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November 2016: The Environment Agency has released data of (CRC) Energy Efficiency Scheme civil penalties – a list of organisations which have failed to comply with the Carbon Reduction Commitment and have subsequently been fined – where, interestingly TfL have been fined the maximum amount:
A TfL Audit and Assurance Committee paper from June 2015 reported that the CRC “scheme requires participants to measure and report on their energy consumption and to buy allowances from the Environment Agency for the amount of CO2 emissions associated with their energy consumption. London Underground had submitted the appropriate report by the July 2014 deadline but, by administrative oversight, had not taken the further step of ordering and purchasing the requisite allowances. London Underground remedied the matter and complied with the notice within the timescales required. To avoid a recurrence, London Underground’s administrative procedures have been reviewed and improved.“
November 2016: The London Assembly Environment Committee will be holding an oral evidence session later this week – Thursday 10 November – on home energy efficiency progress in London, and the challenges faced by Londoners living in homes suffering from fuel poverty. An outline paper prepared for the Committee is available here – and the 10am session will be webcast on the following link. Evidence will be provided by National Energy Action, Friends of the Earth and the Energy Saving Trust.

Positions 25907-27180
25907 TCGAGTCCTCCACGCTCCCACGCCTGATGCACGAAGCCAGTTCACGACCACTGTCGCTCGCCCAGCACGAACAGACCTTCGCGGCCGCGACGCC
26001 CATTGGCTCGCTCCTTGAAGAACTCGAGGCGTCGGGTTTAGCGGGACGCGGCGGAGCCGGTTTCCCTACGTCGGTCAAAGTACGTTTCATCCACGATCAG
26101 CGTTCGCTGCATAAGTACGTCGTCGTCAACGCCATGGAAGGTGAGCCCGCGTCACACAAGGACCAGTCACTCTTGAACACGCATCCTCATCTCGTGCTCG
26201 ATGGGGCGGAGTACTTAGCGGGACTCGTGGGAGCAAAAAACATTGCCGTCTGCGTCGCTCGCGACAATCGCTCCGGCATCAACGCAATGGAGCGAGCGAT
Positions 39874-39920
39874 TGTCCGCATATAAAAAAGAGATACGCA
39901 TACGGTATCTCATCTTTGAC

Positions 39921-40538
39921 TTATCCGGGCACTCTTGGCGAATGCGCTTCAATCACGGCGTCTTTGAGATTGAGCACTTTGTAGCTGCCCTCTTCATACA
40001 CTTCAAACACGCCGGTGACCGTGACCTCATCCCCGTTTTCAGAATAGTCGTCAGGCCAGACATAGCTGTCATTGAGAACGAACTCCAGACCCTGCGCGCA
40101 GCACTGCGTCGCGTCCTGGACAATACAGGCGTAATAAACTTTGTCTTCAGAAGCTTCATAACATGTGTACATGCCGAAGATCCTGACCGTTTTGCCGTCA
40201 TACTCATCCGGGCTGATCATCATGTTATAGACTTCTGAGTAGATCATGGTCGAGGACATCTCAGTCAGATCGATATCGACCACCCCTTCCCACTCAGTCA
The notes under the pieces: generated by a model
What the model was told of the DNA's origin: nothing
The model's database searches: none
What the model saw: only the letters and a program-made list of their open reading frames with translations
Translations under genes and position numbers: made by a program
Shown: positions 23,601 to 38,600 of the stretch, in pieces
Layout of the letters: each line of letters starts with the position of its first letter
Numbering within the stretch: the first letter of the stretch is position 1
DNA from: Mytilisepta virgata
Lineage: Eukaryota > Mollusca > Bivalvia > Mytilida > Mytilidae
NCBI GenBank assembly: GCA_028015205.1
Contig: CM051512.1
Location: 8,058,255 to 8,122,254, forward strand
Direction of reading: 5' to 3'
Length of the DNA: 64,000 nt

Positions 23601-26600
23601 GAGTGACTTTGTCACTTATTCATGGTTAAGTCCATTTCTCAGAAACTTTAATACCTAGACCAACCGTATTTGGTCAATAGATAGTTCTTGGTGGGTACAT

The Mayor last month committed to preparing a Fuel Poverty Action Plan for London (see page 29 of following transcript of 19 October 2016 Question Time session):
“2016/3848 – The Cold Homes Crisis
Leonie Cooper AM In London there are as many as 348,000 fuel poor homes. There is also a clear pattern of increasing depth of fuel poverty in older households. Given these terrible statistics, what action will you take to protect pensioners this winter?
Sadiq Khan (Mayor of London): Thank you for taking this question, Dr Sahota. I am hugely concerned about the levels of fuel poverty in London and its increasing depth amongst older households, which is a national trend and is extremely worrying. I am committed to taking much more of a leadership role. I will look at ways to better target fuel poverty measures in London and produce a Fuel Poverty Action Plan for the capital.
My new Energy for Londoners programme will tackle fuel poverty on a number of fronts. I intend to set up a not-for-profit energy company to ensure fair and affordable bills for Londoners targeting those people who are currently paying above the odds for their energy bills. This includes households with prepay meters and those who have not switched energy supplier in the last couple of years. I will also reinvigorate and develop new homes, energy efficiency programmes and initiatives to both save carbon and cut bills. In addition, I will support the rollout of smart meters, ensuring that Londoners are supported in being able to use their meters to use energy more efficiently. While I am very concerned about the reduction in the Energy Company Obligation budget, I welcome the shift in its focus towards fuel poverty given the absence of any other national fuel poverty energy efficiency support programmes. Continue reading…
November 2016: The latest issue of the CIBSE Journal includes a case study on the significant design measures integrated into the new Tate Modern Switch House extension:
“The Tate wanted the environmental design of the Switch House extension to London’s Tate Modern gallery to be as cutting-edge as the art installations it showcases…Max Fordham’s scheme does not disappoint. It uses ground water pumped from river gravel below the site, desiccant dehumidification and even waste heat from electrical transformers to create the ideal environmental conditions for the Tate’s priceless works of art, while ensuring millions of visitors are comfortable.” Read the full case study here.